Unless your shrink is also a medical marijuana doctor in a green state, it can be awkward to ask how cannabis might impact the effects of other psychiatric medications. One of the results of prohibition is that there’s little information about contraindications between cannabis and other prescription or illicit drugs.
While cannabis is often used to treat anxiety or depression, many who use it for these conditions might also be taking a pharmaceutical medication. One study from the University of Connecticut Health Center found there to be few negative effects from combining psychoactive drugs, like cannabis, which get you high, with psychotropic drugs like Zoloft, which treat a psychiatric condition over time without an immediate buzz.
“New psychotropic medications have a relatively high therapeutic index,” the researchers wrote, meaning that they’re less likely to cause adverse reactions. However, they also suggested that patients who do experience adverse reactions on account of mixing cannabis with their prescription pills might be afraid to disclose their experience for fear of admitting to their pot use.
One issue that might come up is that cannabis could obscure a physician’s ability to properly prescribe the right pill or dosage. If a patient isn’t starting from a sober place and is already self-medicating with weed, it might be hard for their doctor to figure out what’s truly going on or if a psychiatric medication is actually working.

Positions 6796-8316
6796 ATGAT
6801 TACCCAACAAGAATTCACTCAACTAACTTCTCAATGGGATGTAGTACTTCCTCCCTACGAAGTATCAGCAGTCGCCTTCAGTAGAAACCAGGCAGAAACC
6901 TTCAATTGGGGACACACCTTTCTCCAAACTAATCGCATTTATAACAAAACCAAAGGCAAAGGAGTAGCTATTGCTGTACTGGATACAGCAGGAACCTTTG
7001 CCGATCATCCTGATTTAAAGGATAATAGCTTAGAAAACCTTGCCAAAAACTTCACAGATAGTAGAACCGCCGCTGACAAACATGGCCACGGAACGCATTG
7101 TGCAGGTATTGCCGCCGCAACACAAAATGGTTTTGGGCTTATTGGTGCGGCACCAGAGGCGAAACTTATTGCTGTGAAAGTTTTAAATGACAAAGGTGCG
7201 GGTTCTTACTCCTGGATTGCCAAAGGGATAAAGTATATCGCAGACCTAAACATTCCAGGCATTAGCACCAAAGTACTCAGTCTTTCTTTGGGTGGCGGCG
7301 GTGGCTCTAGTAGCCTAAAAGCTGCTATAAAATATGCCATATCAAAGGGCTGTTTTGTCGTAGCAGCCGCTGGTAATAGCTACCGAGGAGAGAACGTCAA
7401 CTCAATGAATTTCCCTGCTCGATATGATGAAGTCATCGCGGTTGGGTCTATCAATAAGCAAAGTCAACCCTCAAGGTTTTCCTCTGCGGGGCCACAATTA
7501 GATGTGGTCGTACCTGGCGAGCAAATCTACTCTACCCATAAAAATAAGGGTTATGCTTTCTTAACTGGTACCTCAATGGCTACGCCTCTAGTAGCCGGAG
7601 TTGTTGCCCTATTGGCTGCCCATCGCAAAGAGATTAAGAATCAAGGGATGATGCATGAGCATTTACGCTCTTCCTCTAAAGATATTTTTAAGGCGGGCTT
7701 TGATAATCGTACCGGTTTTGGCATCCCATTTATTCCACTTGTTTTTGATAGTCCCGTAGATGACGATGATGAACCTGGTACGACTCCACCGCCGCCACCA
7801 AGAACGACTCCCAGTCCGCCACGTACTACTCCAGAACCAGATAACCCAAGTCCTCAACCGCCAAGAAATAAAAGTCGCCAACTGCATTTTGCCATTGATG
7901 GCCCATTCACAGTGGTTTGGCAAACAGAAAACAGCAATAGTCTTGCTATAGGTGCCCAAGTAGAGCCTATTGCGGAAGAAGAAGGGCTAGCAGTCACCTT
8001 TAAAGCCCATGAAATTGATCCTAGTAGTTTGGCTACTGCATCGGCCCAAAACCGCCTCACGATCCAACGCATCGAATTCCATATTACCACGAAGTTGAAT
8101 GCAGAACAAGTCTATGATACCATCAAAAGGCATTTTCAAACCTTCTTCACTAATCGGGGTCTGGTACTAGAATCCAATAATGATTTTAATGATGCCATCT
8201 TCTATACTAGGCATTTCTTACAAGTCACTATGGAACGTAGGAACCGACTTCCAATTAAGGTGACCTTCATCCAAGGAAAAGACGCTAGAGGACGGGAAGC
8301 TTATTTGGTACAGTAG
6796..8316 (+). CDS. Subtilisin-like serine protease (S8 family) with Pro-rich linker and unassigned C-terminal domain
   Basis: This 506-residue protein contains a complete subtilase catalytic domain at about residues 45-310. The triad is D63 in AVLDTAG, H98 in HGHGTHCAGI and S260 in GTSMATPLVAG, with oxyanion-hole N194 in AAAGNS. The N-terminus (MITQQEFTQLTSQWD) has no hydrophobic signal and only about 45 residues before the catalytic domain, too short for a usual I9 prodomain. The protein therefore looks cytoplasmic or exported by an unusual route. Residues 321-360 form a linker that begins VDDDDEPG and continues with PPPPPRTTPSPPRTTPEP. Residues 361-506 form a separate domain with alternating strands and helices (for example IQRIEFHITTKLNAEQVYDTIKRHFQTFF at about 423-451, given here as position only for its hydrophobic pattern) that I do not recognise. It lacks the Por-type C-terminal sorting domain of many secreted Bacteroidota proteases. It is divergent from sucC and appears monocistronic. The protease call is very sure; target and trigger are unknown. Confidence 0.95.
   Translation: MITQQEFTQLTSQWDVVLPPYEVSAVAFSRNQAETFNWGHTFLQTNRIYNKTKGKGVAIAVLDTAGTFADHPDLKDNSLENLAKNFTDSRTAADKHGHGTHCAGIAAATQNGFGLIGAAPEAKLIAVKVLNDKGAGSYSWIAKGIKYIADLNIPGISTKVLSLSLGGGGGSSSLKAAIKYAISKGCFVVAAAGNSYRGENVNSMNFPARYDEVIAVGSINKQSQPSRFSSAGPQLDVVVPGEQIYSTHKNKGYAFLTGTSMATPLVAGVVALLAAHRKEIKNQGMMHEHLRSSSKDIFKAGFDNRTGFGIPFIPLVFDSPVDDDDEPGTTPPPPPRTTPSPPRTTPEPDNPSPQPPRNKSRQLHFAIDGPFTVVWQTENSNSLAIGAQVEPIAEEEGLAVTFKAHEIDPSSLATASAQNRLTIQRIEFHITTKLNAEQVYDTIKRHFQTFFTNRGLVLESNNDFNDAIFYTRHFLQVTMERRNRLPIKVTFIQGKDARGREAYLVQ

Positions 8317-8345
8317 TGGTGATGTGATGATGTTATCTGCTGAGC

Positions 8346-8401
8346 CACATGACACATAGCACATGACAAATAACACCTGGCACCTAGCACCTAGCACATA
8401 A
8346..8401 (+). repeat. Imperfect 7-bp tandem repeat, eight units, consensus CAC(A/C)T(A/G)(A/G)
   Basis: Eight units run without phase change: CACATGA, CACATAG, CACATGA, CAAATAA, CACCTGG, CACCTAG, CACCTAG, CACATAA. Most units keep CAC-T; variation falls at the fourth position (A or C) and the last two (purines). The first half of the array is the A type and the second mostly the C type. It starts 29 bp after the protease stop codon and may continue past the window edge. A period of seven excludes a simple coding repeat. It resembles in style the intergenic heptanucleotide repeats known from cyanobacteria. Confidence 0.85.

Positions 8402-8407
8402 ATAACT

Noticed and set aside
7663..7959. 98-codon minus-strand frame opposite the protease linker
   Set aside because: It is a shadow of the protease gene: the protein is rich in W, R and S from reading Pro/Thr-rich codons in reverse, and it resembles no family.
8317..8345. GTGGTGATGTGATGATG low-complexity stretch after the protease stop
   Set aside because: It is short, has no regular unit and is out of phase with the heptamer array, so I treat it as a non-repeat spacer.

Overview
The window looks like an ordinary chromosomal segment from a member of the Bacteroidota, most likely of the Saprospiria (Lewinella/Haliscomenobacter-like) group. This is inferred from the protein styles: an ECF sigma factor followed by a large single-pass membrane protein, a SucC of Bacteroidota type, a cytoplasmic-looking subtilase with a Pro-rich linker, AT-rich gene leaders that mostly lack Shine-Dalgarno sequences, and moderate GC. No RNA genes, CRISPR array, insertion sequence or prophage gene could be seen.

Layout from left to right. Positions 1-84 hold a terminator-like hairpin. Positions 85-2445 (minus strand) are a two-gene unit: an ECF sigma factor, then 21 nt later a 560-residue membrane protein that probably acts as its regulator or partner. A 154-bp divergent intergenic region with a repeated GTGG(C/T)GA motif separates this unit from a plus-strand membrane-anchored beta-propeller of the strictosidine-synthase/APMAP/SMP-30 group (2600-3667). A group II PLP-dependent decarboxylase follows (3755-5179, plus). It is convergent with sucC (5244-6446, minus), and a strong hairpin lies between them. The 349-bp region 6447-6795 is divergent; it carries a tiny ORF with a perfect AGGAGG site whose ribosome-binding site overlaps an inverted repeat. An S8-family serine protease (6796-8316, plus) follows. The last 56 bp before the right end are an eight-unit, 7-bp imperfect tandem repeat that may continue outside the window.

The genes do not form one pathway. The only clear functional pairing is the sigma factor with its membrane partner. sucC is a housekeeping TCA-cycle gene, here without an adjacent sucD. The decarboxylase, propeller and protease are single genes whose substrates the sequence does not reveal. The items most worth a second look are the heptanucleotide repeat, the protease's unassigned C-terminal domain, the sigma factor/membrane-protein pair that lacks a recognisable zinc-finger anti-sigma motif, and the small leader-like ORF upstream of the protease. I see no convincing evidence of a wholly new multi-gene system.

In cases in which a patient is severely anxious or depressed, they’re also more likely to misuse or heavily use cannabis. One study found people who suffer from anxiety or depression might use cannabis two to eight times more than people who don’t suffer from these conditions.
Still, according to psychiatrist Dr. Lester Grinspoon, retired professor at Harvard Medical School and medical marijuana expert, there’s little convincing evidence that cannabis compromises other substances. “I have not seen anything that has appeared to be a red flag, such as ‘Oh, don’t use it if you’re using this drug,'” he tells Jane Street. “One of the amazing facts about cannabis as a medicine is its remarkable freedom from toxicity. As an extension of that, it seems not to tread on the heals of any other medicine that I know of.”
Things can be more complicated however with conditions like schizophrenia or bipolar disorder. “Empirically, cannabis seems to be useful for people with bipolar,” Grinspoon says, however he notes that there are no controlled studies looking into it as an official medication to treat the condition. However, in those who are already predisposed to schizophrenia, cannabis (or other psychedelic drugs) might trigger its onset. That said, these patients might also be more likely to use cannabis to begin with.
It’s also important to note, however, that anecdotally, cannabis may intensify the effects of other psychoactive drugs — depending on the strain. In some cases, a mellower kind of cannabis might calm a person down if they’re having a difficult experience, but in others it might make them feel even higher. Nonetheless, adding cannabis to whatever else you’re taking won’t be lethal, so long as you also take a safe amount of the secondary substance.